An American geographer says the topography around Strateco’s uranium exploration proposal poses unacceptable threats to the region’s watershed
The Grand Council of the Crees and others in Eeyou Istchee opposed to Strateco Inc.’s plan for advanced uranium exploration in the Mistissini area recently made an important new ally: Michael Hunt, director of a Philadelphia firm called Watershed Vision.
In mid-February, Hunt circulated a Google Map (viewable here: http://goo.gl/maps/yHpEy) in which he isolated the area of the proposed Matoush project against colour-coded areas to highlight the proximity of the project to the Albanel-Mistassini-Waconichi Wildlife Reserve and the Albanel-Temiscamie-Otish National Park. As well, he used the map to identify the paths of the watersheds linking the proposed project site to the Temiscamie River.
“If even a small amount of uranium or toxic by-products (including, but not limited to, arsenic, thorium-230 and radioactive waste) were to get into the Temiscamie watershed,” Hunt said in the email accompanying the map, “the Wildlife Reserve and National Park would be permanently contaminated. Considering the dangerously close proximity of the proposed mines to this watershed, it is highly likely that contamination will occur, [risking the destruction of] the water supply of the nearby Mistassini community and the largest freshwater lake in Quebec, Lac Mistissini.”
According to the Facebook profile for Watershed Vision, the company’s mission “is to engage the public with rivers, parks and historic places through 360° photography and Google Maps, providing interactive, educational and creative tools to visualize and explore unique places virtually.” The company wants to educate the public in by using Google Maps to “tell the story of a region, watershed, project or environmental threat.”
At the moment, the Watershed Vision is working with the US National Park Service to design “Park View” and “River View” maps, using Google’s “Street View” technology to document natural locations.
“My work isn’t political,” Hunt insisted. “I’m not against mining. They need an economy [in Eeyou Istchee].” But he says all forms of resource development, whether hydro, coal, or other sources, have drawbacks and dangers to be evaluated against the projects potential economic benefits.
“But reading about radioactive material in these freshwater areas, that crossed a line for me,” he said. “My reaction was, ‘Holy shit! You’re putting a uranium mine 10 miles from your brand new national park! That is ridiculous!’”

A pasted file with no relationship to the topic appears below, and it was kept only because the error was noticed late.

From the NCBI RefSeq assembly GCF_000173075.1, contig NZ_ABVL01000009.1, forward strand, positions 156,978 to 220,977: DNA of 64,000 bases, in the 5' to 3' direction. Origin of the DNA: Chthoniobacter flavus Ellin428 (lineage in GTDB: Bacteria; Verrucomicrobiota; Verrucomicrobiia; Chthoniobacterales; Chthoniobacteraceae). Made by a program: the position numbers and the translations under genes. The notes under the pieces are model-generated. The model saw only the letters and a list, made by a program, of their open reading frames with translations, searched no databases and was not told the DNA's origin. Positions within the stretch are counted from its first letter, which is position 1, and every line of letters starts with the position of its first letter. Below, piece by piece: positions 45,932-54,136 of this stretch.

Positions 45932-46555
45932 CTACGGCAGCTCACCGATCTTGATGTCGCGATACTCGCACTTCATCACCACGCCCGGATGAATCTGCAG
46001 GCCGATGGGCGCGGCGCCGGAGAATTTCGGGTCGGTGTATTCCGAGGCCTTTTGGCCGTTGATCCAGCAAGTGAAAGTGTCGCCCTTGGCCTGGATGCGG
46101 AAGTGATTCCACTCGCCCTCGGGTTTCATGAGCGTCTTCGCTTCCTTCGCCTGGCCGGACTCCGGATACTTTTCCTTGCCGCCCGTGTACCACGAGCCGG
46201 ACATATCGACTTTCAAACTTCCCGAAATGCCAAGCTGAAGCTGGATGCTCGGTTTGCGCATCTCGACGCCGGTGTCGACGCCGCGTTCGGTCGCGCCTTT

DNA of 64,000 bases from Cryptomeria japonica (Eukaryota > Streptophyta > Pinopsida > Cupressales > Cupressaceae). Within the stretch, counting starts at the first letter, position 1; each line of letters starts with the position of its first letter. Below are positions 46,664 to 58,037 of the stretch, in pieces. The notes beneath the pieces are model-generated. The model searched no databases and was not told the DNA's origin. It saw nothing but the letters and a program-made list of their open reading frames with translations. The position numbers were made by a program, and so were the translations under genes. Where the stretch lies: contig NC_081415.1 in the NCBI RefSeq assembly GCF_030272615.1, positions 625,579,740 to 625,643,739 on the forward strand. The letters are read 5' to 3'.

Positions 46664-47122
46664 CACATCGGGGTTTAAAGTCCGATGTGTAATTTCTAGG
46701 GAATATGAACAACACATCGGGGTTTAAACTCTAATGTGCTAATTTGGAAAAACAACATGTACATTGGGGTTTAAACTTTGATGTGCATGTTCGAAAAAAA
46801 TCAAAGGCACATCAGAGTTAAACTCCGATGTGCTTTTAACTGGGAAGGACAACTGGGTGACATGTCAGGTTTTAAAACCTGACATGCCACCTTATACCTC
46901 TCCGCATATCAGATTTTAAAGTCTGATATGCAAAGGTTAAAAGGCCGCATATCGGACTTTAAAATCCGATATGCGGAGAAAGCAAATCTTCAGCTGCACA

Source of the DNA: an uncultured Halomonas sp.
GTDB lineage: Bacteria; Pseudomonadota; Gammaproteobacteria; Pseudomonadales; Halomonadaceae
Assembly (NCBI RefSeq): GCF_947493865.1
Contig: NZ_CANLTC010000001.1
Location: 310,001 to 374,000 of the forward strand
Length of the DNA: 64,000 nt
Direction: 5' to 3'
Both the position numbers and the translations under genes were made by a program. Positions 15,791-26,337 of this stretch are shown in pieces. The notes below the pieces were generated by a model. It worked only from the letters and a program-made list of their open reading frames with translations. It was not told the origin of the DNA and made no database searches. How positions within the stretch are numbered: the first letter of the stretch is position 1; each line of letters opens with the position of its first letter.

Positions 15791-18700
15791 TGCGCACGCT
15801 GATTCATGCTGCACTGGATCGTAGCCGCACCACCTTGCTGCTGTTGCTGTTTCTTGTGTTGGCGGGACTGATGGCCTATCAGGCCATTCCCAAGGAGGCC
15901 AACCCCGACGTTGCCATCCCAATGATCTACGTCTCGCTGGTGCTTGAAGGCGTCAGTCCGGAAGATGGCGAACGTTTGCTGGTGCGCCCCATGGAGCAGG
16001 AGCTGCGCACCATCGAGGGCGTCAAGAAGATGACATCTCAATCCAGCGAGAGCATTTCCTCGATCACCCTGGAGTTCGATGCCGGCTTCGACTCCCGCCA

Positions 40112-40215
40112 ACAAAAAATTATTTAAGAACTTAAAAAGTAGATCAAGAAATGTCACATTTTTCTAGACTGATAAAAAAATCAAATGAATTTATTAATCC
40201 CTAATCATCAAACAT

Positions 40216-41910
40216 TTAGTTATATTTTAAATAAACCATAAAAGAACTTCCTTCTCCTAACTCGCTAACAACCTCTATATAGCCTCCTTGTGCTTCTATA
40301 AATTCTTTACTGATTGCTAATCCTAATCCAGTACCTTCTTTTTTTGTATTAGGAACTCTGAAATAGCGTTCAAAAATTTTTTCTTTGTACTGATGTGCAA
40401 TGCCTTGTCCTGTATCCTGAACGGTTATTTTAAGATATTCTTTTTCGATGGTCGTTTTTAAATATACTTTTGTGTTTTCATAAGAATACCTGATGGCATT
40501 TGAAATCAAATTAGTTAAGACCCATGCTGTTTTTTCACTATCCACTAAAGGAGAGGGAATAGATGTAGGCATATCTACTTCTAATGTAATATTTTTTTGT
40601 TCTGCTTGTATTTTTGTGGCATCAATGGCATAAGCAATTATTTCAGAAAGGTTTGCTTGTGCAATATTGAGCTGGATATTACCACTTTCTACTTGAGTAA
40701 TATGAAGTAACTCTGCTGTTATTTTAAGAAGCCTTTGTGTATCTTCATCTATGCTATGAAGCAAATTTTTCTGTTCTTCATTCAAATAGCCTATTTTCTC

Hunt has a childhood connection to Eeyou Istchee. Growing up, he attended and later became a counsellor at Camp Keewaydin, which runs summer camps in remote Ontario locations and organizes canoe trips throughout the James Bay region. Between the ages of 10 to 26, he paddled many of the waterways in northern Quebec, including the Rupert and Eastmain rivers.
Last year, Hunt and a friend again paddled the Rupert on a photographic expedition to document the changes in the river, which grew into the Watershed Vision project.
“What I want people to take away from [Watershed Vision] is that there are digital tools for people to understand and study the effects of this kind of industrialization,” he said. “With Google Maps, you can see the topography. If any toxins come into the system, you can see the direction they’ll go. You can’t lie about topography. It creates a very solid piece of evidence. No matter what you can say, this is the truth.”
For instance, he noted that Hydro-Quebec created large, shallow reservoirs that are demonstrably more quickly heated in the spring. New mapping technologies helps demonstrate how these artificial water bodies are affecting migration patterns of birds and animals.
Aurèle Gervais, spokesperson for the Canadian Nuclear Safety Commission, says his organization has made “science-based” conclusions about the safety of the Matoush project, for which they granted a license last October.
“We’re there to make sure licensees carry out activities so that the environment and the public will be protected,” he said. “What we’re trying to do as an organization is to ensure the public that activities [licensed by the CNSC] are safe. It’s an attempt to reassure the public that we’re here to regulate the nuclear industry.”
The Matoush project has not yet been licensed for a mine, Gervais added, noting the CNSC has not yet received an application for mine construction. “In the case of a mine, the uranium ore would be dug out of the ground and transported to a mill, so I think the major concern that people have is the tailings that would remain,” he observed.
Gervais was unable provide exact data on the risk of soil or water contamination from advanced uranium exploration by Strateco. Nor did scientists at CNSC respond to written questions before the Nation went to press. The Nation will publish their responses if and when they arrive.
Regardless of the CNSC’s assurances, Michael Hunt is wary of the project.
“There’s a hard reality that you can do everything safely, but can you control a truck whipping along those roads and spilling a tank [of toxic materials]? How can you assure me that will not happen? [Radioactive] material is a completely different substance: once it gets out there, you can’t wipe it up like oil. And once that operation is up and running, even if they put cameras all over, there’s minimal control they can have over it.